Definitely a young woman.

Father Jacob catches Valam up about Galan’s death and that the council isn’t behind supporting the elves in their war. Apparently Quashan’ and Alderan weren’t the only cities attacked. King Jarom wants to sit on the Iron Throne and now the Bandit Kings are getting bold enough to sneak in and try to kidnap Adrina. Valam is shocked. So am I. Remember that kidnapping attempt on Adrina that happened 120 pages ago and has not been mentioned since, nor has had any effect on the plot or on any of the characters? Yeah, that just got mentioned again.

I kind’ve wonder how Robert Stanek actually thinks the human brain works. Does he just not fundamentally understand how humans behave, or is he just such an overwhelmingly bad writer that he can’t come close to reality?


He’s running and he’s exhausted. He screams for Xith. Usually, when a change happens, the text mentions it. Like, Night 1, Vilmos and Xith are chatting, and Night 2, he wakes up, and notices that Xith is no longer there, and then shit starts going down, instead of it just being about six pages of random events happening before he starts wondering where his trusty traveling companion is.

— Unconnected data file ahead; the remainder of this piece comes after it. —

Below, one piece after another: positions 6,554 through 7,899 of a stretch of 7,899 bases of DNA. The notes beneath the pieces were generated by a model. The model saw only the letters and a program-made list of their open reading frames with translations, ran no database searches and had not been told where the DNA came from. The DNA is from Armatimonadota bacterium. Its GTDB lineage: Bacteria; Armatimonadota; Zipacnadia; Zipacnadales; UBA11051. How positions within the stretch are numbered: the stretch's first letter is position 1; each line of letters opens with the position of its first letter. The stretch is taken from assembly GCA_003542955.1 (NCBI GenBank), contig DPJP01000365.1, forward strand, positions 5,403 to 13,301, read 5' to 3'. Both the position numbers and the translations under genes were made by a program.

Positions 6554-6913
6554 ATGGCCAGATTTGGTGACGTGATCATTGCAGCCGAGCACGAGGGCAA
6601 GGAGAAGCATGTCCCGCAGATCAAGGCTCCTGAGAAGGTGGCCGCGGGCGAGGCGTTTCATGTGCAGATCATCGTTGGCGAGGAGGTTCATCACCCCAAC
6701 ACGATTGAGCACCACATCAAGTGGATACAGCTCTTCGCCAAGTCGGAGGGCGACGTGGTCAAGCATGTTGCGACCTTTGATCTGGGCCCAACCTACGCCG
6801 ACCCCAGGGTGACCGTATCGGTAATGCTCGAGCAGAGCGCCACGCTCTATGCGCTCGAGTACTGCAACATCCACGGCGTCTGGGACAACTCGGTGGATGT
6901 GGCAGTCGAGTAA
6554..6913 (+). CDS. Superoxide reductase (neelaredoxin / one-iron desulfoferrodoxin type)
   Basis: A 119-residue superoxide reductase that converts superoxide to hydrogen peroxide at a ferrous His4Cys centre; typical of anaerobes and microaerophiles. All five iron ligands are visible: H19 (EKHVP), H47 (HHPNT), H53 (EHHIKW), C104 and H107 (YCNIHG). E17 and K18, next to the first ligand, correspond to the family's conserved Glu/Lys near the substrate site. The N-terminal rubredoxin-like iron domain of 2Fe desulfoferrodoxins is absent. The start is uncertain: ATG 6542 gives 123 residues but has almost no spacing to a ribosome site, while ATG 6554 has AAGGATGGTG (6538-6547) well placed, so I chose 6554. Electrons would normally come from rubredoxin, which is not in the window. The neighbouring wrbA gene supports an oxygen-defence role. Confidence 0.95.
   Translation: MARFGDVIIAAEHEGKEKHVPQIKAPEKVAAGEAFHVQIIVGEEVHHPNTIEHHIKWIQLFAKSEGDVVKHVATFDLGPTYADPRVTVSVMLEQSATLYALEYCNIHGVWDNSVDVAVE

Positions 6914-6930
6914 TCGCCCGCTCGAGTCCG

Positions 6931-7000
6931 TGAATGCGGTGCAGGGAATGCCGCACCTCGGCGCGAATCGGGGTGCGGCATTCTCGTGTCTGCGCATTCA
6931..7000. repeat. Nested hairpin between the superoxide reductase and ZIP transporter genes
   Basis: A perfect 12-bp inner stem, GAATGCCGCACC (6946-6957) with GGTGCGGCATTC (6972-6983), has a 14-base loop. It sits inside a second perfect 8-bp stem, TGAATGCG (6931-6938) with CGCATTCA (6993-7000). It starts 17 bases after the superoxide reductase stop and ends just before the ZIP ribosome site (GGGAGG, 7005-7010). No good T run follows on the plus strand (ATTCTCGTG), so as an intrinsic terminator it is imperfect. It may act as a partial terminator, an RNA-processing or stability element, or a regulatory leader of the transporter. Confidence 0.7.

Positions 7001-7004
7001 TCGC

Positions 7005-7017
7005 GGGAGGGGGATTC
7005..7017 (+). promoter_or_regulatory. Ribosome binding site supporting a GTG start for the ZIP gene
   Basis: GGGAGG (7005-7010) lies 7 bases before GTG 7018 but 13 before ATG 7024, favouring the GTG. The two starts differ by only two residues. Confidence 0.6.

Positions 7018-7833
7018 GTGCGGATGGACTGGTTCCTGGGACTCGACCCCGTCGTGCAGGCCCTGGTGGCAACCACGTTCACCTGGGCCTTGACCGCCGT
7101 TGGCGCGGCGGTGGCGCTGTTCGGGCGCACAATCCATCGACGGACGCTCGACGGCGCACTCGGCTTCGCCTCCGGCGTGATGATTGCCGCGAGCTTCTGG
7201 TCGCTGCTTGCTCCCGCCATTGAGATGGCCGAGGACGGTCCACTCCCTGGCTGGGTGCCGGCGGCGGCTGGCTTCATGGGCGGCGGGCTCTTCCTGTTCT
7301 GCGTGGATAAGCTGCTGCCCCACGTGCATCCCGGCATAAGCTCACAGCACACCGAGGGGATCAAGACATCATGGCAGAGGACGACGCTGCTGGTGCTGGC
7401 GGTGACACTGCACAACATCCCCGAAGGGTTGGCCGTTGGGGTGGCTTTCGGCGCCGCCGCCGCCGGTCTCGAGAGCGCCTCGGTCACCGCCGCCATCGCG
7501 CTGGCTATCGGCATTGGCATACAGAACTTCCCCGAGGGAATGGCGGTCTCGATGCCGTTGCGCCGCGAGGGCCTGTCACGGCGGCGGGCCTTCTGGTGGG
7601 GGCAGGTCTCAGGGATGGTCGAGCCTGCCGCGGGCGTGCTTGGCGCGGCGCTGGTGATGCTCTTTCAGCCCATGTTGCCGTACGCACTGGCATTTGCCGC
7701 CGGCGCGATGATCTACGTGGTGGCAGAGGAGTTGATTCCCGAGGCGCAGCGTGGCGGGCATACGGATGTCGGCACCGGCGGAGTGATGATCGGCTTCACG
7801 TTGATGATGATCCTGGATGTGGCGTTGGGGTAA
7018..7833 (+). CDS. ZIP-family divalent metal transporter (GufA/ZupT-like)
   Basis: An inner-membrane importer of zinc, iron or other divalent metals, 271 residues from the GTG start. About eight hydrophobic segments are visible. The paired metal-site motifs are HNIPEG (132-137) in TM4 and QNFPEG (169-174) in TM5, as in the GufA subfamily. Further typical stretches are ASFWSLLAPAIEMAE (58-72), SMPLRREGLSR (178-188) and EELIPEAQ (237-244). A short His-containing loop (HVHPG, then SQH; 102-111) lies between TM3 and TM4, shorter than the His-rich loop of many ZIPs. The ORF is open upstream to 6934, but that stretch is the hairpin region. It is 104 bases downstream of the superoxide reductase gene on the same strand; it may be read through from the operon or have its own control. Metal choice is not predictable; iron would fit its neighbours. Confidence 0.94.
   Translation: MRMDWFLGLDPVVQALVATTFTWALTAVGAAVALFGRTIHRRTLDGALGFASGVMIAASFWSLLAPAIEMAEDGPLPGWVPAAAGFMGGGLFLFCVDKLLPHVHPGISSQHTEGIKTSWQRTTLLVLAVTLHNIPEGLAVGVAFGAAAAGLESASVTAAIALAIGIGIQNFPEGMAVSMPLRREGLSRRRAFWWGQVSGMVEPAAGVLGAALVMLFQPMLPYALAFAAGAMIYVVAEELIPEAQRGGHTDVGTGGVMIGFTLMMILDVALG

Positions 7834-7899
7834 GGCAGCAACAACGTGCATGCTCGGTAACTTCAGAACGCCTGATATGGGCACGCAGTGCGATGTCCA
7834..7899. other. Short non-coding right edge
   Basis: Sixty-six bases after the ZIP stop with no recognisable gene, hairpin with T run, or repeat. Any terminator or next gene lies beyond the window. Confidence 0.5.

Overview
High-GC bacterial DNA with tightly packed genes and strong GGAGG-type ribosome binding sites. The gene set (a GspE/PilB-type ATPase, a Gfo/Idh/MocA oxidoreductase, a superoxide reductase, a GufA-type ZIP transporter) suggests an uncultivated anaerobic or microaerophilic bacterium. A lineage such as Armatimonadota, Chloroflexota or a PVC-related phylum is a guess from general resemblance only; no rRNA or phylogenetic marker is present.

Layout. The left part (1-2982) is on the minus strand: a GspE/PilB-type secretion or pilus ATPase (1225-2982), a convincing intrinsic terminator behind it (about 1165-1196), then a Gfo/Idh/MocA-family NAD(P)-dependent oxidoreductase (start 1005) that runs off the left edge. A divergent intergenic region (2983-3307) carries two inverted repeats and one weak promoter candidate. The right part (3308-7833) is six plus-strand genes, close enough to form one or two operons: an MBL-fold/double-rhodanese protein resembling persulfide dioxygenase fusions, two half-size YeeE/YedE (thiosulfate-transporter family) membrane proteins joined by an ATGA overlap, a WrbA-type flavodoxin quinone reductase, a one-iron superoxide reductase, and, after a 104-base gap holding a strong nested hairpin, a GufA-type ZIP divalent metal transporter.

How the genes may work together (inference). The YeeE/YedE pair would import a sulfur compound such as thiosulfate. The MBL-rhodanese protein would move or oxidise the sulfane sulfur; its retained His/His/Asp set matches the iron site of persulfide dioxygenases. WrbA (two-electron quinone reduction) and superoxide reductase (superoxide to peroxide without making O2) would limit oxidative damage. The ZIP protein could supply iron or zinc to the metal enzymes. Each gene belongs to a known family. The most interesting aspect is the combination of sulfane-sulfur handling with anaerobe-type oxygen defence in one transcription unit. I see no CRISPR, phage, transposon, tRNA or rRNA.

There’s lots of description and a tree starts glowing and he hears a mysterious voice and realizes he never left Under-Earth, which would make a lot more sense if we knew what Under-Earth was or had some idea of its characteristics. The tree starts singing and a face appears on the bark. Vilmos has a several-page-long vision of a huge bloody battle between numerous races. Hopefully this is a vision of a horrifically violent end for every character in this book.


Valam is attempting to talk up Adrina’s fiancé. Then there’s some confusing dialogue so I don’t know exactly what Stanek is trying to accomplish here, if anything.

Adrina looks a bit messy so she rings the bell and Myrial comes in to help her look presentable. When they’re finished, Adrina and Valam head down to the council sessions, where it sounds like there’s an argument going on.

Chancellor Yi smiled as he broke into a soliloquy (page 210).